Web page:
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The discipline of periodontology concerns itself with the periodontal apparatus – which keeps the tooth in place – and the diagnosis and treatments of illnesses affecting it. 

The most common type of periodontal illness is periodontitis. This chronic, bacterial infection of the periodontal apparatus affects the gums and supporting tissue, loosening the tooth's hold. In later stages of the infection, periodontitis not only leads to gum recession and loosening of the teeth up to complete loss, it also poses a risk factor for serious illnesses such as arteriosclerosis, coronary heart disease, heart attacks, diabetes mellitus, and preterm delivery in pregnant patients.

Various factors influence the likelihood of suffering from periodontitis: A genetic disposition, as well as poor oral hygiene, stress, smoking, alcohol abuse, and other general illness might be risk factors.

Periodontitis usually starts off without any clear symptoms or pain. However, it is important to notice the first warning signs – such as bleeding, swollen, or red gums – and to take these seriously.

Generally, a combination of careful oral hygiene at home, regular tartar removal, professional dental cleaning, and periodontal treatment can slow down or even stop the illness from progressing.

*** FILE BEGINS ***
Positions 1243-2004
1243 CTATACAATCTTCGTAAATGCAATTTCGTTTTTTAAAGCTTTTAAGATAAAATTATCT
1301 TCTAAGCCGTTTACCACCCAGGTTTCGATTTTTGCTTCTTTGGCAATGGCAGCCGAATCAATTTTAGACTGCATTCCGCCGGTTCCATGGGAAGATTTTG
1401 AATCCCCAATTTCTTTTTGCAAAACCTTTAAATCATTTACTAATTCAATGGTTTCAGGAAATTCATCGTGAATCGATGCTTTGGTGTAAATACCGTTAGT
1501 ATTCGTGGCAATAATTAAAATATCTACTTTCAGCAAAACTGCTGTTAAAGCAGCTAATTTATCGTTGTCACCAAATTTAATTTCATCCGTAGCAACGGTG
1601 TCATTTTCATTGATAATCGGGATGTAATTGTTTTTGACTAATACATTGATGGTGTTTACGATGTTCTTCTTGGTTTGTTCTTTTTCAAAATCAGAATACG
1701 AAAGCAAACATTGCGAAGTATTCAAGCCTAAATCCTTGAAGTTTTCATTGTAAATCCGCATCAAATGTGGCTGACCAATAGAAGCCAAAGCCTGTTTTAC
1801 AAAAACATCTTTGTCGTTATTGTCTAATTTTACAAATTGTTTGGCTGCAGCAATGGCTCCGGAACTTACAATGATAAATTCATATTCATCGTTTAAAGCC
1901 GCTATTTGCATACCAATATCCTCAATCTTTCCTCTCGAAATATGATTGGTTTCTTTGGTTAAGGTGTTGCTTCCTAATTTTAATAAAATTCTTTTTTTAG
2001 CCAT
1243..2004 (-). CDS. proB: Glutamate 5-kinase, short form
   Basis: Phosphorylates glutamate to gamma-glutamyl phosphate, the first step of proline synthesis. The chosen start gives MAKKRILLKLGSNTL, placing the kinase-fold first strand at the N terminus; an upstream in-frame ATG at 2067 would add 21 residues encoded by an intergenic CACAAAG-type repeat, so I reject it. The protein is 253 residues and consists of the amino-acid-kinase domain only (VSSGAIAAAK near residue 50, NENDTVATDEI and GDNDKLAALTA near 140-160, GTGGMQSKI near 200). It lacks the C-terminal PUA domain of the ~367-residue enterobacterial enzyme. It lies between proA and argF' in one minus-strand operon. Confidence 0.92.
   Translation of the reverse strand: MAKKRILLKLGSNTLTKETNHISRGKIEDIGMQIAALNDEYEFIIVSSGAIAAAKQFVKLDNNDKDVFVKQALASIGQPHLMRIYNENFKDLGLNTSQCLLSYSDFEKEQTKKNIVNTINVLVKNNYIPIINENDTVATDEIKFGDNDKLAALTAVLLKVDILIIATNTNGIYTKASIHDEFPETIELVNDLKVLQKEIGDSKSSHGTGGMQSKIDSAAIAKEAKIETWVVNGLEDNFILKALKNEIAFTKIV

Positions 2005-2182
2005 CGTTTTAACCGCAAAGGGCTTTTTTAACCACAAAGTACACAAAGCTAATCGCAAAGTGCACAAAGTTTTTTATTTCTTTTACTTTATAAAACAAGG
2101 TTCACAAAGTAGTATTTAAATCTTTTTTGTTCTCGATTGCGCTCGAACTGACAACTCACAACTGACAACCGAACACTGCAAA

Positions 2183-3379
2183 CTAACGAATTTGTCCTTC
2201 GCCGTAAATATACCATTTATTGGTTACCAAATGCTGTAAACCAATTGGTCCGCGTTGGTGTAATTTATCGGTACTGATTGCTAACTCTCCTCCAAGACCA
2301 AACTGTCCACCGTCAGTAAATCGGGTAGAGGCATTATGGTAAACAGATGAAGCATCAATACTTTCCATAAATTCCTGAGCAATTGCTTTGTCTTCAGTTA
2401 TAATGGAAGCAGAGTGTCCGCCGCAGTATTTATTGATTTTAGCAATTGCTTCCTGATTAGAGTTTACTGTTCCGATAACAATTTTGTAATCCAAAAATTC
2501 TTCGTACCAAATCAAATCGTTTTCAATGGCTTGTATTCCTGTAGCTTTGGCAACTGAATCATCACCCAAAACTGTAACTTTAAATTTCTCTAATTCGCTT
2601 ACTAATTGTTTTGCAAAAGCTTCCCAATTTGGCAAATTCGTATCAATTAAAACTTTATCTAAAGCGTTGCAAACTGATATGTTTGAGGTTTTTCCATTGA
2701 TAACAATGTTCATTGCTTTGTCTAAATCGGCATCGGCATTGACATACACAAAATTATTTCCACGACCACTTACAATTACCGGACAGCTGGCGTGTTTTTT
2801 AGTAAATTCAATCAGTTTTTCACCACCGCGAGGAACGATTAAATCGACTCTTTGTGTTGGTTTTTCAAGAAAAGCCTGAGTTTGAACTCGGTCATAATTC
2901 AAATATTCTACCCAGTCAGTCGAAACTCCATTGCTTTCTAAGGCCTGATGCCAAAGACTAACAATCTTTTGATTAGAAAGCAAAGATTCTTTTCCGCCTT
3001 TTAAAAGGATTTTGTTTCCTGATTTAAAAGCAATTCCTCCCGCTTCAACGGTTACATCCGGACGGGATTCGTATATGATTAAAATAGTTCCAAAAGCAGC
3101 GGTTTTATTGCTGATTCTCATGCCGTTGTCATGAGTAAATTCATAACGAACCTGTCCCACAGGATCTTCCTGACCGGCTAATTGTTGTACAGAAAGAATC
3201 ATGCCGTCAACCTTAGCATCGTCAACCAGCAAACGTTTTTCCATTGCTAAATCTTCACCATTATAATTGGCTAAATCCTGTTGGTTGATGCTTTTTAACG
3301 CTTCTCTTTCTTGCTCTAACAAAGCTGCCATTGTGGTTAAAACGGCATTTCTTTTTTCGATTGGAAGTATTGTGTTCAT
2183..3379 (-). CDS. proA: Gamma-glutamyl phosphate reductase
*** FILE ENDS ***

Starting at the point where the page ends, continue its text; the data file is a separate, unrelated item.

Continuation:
How is periodontitis treated?

The treatment only has a chance of being successful if the visible dental surfaces are free of plaque and the patient maintains careful dental care at home. Therefore, tartar and plaque are removed during pre-treatments with the help of professional dental cleaning methods, while the tooth surfaces are smoothened. The patient is instructed carefully on proper brushing techniques and other correct dental behaviour.

Systematic periodontal treatment to remove the infection can start once the pre-treatments have shown initial success and the gums begin to stop bleeding as much as before. The dentist will remove the plaque from the dental pockets and smoothen the reachable surfaces of the roots over the course of several appointments. This takes place under anaesthetic and does not hurt. It becomes harder for harmful bacteria to take hold. The gum will then eventually return, thus reducing the depth of the dental pockets. If the disease progresses more aggressively, accompanying treatment with antibiotics might be necessary.

It is more convenient, gentle, and effective to treat periodontitis with a special dental laser. The laser also reaches spots that are very hard to get to, killing germs and bacteria, while carefully removing infected tissue. The laser also expedites the wound healing process.

If these basic treatments do not prove effective, or if the dental pockets are too deep, then the tooth must be saved via surgical periodontal treatment.   

Regular check-ups and follow-up treatments to remove dental tartar and plaque are important, in order to guarantee the success of periodontal treatments.